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The Glory of Google Books
Shlama all--

I have to take a moment and tell you all that I am just having a ball with <!-- m --><a class="postlink" href="htttp://">htttp://</a><!-- m -->. Easiest way to get there is actually to type "Google Books" into the Google search engine, and it will come up. It is not on the world wide web, but worth the effotr to find. My friends, I have just filled a CD with tons of the greatest study tools imagineable. Some of these, like full files of Jastrow's Dictionary, came from a place called "Etana", formerly known as "Abzu" . You will need to query that name too--I don't have the link.

Other stuff is from the Tri linear targums. But the rest is from Google Books, and here are some highlights of what is free, public domain and very helpful resources for studying the Peshitta:

1) Two books by John Gwynn detailing the Crawford-Philoxenian relationship on the Western 5.
2) Two books by JW Etheridge --absolutely the best English version of the Targums Onkelos, Jerusalem, Samaritan and Jonathan I have ever seen for the Torah books.
3) Two books by Agnes Lewis on Old Syriac: Palestinian Syriac Lectionary of the Gospels, which is a comparison of both Old Syriac mss and a very obscure, unimportant yet interesting version known as "Hierosymalatian". You can see Murdock mention that one briefly in the notes I have. In any case this comparison of the 3 mss is quite well done, and I like the lectionary form, which is an Aramaic kind of lesson plan of parsha readings from the NT. Ms. Lewis has followed those plans and applied them to Old Syriac. The other is her famous translation of Old Syriac Siniaticus.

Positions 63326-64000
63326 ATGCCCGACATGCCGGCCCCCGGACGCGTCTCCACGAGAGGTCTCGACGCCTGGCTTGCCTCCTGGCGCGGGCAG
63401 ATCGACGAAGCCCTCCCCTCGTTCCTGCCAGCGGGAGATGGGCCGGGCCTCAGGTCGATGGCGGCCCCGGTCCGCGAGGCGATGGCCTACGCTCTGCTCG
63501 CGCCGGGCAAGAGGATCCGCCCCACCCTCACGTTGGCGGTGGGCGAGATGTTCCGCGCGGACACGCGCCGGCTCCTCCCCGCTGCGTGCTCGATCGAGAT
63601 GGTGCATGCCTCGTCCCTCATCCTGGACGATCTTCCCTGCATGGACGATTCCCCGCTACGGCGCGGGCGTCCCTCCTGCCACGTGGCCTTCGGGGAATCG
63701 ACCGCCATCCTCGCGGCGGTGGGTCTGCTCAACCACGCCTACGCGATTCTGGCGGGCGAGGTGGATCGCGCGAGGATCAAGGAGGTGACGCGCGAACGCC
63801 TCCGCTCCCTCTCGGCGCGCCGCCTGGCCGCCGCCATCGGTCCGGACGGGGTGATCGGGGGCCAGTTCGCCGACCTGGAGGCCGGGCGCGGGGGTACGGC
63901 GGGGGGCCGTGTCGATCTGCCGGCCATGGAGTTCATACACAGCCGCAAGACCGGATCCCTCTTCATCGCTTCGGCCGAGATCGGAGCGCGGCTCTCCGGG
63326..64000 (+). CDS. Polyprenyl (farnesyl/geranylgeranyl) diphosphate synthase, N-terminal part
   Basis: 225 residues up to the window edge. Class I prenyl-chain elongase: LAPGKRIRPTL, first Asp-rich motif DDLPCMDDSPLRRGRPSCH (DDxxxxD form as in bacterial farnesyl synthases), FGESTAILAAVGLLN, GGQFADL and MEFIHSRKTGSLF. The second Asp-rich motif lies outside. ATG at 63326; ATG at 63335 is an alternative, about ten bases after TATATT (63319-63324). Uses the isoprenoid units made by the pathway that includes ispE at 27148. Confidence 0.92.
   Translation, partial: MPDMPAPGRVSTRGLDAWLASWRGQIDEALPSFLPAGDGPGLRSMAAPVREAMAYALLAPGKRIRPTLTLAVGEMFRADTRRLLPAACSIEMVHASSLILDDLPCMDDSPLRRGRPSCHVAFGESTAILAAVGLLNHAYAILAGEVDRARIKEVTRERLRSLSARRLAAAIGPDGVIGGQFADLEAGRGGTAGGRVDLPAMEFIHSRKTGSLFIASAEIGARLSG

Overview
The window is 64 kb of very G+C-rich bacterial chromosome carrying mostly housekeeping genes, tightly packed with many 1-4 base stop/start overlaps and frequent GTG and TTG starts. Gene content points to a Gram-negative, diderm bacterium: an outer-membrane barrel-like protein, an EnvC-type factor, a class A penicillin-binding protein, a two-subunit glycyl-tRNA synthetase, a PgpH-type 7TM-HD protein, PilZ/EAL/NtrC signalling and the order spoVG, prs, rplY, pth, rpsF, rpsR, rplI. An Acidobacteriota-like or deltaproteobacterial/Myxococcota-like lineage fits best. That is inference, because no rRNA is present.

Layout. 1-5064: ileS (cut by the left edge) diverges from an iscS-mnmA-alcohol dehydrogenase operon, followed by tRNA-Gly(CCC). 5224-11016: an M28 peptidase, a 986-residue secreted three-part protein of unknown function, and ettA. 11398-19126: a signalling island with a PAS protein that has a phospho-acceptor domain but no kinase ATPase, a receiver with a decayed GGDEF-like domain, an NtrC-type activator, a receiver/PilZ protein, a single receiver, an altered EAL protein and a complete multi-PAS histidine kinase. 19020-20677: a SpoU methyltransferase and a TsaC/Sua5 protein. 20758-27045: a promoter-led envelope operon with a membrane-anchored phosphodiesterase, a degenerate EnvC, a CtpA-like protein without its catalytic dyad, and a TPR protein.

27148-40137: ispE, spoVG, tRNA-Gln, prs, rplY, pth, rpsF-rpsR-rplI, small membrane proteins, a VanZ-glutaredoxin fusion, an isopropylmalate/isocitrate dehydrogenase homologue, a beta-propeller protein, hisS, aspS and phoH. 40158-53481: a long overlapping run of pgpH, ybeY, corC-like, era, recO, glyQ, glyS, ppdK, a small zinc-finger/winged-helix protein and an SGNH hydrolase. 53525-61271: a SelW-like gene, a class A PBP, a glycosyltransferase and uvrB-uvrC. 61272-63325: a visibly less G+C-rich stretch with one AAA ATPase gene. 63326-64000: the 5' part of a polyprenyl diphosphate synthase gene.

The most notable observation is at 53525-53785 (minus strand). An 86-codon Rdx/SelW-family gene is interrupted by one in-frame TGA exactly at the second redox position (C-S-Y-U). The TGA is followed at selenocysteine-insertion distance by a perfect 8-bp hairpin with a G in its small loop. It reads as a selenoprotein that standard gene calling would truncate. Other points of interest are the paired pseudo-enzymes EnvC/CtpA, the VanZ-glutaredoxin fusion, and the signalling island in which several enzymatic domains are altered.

4) Dr. Frederick Kenyon has a related study showing the links he sees between Old Syriac and Codex Bezae, which has long been discussed here. I have barely gotten into this essay, but I think his general methods are helpful while his conclusions might not be along what we usually think. Still, a very good read.
5) Then there's "Select Works of St. Ephrem the Syrian" by Revend JB Morris. Just skimmed it barely but really looks like a gem too.
6) Of course Murdock's translation-versions, both 1852 and the 1909 re-print with expanded notes.
7) Various Aramaic grammars, some focussing on the Eastern dialect specifically. I am really liking "Elements of Syriac Grammar by an Inductive Method" by robert Wilson, Uhleman's Syriac Grammar (translated from German into English) and most intriguing of them all is a title by Arthur Maclean: "Grammar of the Dialects of Vernacular Syriac As Spoken by the Eastern Syrians of Kurdistan, North West Persia and the Plain of Mosul. With Notices of the Vernacular of the Jews of Azerbaijan and of Zakhu Near Mosul."

All these things are FULL VIEW books, and there are many more I could comment on. For now, all you guys have to do if you want to see this treaure trove is type "Syriac" in the Google Book search engine.

Enjoy and happy hunting!
Shlama w'burkate
Andrew Gabriel Roth

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